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Internet Security Specialists


Hacking first began in the telecommunications industry. Cracking a telephone system was called phreaking and involved learning how the telephone system worked and then manipulating it. As PCs began to hook up to networks via telephone lines and modems, phreaking took on new meaning and the information at risk took on greater importance.

November 2, 1988, is sometimes called Black Thursday by pioneers of the Internet community. On that day, a single program called a worm, was released onto the early form of the Internet (then called the ARPANET) and quickly rendered thousands of connected computers useless. The creator of the program, Robert Morris Jr., shocked at how quickly it was spreading, sent an anonymous message to Internet users telling them how to kill the worm and preventing it from infecting more computers. Morris was convicted of a federal felony and sentenced to three years probation, 400 hours of community service, and $10,050 in fines.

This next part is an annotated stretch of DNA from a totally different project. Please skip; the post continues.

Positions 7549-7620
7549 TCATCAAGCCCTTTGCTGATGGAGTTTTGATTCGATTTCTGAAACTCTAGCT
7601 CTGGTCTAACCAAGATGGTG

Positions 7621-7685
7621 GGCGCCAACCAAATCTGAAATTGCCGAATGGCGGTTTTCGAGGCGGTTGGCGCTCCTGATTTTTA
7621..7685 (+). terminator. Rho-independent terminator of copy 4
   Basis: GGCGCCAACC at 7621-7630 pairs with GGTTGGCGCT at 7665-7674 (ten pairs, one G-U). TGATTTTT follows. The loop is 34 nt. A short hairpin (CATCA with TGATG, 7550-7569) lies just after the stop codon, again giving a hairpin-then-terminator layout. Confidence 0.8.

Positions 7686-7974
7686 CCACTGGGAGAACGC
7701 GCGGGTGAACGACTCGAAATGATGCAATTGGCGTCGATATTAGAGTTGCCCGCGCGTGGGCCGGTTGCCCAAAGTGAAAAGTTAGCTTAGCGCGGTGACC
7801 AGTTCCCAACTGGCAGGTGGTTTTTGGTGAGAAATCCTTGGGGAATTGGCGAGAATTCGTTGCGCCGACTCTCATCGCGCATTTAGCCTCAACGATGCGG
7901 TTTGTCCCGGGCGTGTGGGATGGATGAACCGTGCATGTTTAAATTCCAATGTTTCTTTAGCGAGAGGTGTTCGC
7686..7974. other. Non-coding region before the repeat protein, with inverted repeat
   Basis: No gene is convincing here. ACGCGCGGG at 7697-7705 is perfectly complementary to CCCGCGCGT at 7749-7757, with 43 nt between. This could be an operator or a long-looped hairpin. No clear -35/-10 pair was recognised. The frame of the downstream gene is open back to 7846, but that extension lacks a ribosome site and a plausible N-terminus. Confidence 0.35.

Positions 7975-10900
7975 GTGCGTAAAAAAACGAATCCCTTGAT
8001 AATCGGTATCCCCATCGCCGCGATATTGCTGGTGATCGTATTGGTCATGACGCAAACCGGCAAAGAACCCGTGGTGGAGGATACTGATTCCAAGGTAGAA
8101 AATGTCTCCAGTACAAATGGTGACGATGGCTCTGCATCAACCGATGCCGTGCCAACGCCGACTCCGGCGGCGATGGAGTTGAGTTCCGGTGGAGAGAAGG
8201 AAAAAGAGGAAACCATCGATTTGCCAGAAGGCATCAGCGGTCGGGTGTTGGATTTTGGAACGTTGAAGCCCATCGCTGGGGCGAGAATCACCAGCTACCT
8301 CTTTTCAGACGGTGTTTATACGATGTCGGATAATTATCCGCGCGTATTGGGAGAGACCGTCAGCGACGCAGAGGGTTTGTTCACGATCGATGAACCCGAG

With the release of the Morris Worm, a group of computer experts from the National Computer Security Center, part of the National Security Agency, gathered to discuss the susceptibility to attack of Internet-connected computers. Out of these meetings, the Computer Emergency Response Team (CERT) Coordination Center (which is now known as the CERT Division), a federally funded organization that monitors and reports activity on the Internet, was started at Carnegie Mellon University. This is considered the beginning of Internet security.

Since the explosion of Internet use and Internet shopping, including use by mobile or cellular devices, the need for Internet security measures has increased dramatically. Just as security specialists develop programs to prevent viruses or hackers from endangering clients' data, these hackers find a weakness in the program allowing them access. The need is constant, and will continue for the foreseeable future.

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